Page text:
Jake Browne was riding a motorcycle that t-boned another man's car at Dix and College Avenue at about 9:30 p.m. The identity of the driver of the Pontiac Sunfire has not been released by Lincoln Park police.
One day later, Browne's father held onto a piece of a broken necklace found at the intersection where his son was killed, along with another driver one day later.
"My sister had the other piece, I think it is a piece of his chain, I'm not sure," said Danny Dodge. "It could be the other kid's but I am hoping it is his. That will be the last thing I have of him."
"Words cannot describe how I feel right now. My heart is broke."
His son, he says, would be celebrating his 21st birthday this summer, adding that Jake loved to ride his motorcycle with his friends.
"He was talented, things happen," Dodge said. "You just can't take life for granted, you just can't."
Lincoln Park Fire Chief Al Dyer said Browne's motorcycle and another car, collided.
"We always rode safe, had a great time with a bunch of people," said Nathan Loranger, the best friend of Jake. "I don't understand."
The Lincoln Park fire chief says the Sunfire driver was pulling out of a KFC, turning northbound on Dix when Browne, also heading north, crashed into the driver side door.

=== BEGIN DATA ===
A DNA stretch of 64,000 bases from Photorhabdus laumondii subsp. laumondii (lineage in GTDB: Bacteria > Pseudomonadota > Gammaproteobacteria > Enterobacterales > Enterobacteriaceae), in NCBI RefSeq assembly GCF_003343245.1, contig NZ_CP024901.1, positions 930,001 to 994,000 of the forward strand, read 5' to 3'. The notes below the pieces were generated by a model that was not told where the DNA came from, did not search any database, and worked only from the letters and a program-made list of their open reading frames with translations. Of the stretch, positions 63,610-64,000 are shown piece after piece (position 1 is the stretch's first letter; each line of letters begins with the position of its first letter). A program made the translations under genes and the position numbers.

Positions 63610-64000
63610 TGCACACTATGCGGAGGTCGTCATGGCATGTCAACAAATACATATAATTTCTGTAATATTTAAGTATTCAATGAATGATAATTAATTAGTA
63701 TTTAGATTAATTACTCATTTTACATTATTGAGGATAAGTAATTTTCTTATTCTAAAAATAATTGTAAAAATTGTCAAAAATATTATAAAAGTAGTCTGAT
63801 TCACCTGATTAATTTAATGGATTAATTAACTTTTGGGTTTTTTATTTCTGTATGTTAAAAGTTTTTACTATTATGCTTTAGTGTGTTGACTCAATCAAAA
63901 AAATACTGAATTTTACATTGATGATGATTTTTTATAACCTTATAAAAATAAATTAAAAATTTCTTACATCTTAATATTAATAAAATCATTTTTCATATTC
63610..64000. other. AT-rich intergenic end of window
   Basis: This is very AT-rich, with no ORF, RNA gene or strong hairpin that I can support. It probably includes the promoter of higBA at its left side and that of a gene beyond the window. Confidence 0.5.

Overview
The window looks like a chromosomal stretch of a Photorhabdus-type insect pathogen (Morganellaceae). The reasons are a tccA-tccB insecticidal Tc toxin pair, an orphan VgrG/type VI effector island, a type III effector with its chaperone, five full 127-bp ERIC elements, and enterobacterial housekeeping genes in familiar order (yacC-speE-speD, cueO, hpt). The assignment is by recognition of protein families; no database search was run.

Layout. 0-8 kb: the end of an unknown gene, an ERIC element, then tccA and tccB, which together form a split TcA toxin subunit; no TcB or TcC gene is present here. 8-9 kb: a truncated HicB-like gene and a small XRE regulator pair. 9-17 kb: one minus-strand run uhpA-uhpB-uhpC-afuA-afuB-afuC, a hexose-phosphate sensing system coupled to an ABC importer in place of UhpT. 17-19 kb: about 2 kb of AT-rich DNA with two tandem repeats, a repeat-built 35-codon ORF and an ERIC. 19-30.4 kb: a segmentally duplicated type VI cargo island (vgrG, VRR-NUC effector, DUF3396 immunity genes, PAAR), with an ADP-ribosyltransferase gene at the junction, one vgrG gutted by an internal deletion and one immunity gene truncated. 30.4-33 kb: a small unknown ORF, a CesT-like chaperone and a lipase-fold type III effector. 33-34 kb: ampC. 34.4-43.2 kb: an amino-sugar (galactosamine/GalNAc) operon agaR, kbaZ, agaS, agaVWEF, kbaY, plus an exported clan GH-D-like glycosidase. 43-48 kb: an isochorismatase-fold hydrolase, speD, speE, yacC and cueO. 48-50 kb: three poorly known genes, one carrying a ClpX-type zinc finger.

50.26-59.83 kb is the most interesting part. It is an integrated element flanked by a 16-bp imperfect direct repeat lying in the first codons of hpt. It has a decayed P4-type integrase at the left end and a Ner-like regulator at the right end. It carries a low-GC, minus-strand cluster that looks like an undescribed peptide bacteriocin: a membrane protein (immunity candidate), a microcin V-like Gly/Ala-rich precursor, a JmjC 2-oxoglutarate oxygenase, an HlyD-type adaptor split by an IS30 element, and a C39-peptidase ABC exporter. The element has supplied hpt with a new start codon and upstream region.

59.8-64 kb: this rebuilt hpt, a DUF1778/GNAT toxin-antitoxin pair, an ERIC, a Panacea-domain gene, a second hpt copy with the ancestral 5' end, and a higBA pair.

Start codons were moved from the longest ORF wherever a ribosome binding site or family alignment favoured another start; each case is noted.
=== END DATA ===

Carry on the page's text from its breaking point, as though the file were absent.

"I started crying, I had to come up here as soon as I could, I couldn't believe it," Loranger said.
Dyer says they had to use the jaws of life to remove the driver of that Sunfire, a man in his late 20s. He and Browne both died at the scene. The driver was wearing his seatbelt, and Browne, a helmet.
"Helmets don't save necks," Dodge said. "A helmet doesn't save internal organs."
The accident is still under investigation. As for now, friends gather at the intersection sharing stories and shedding tears.
"I'd give my place in life for him," Dodge said.
Browne and his friends also say they are sending their prayers to the family of the other driver.
"I'm sure they're just as heartbroken as I am," he said.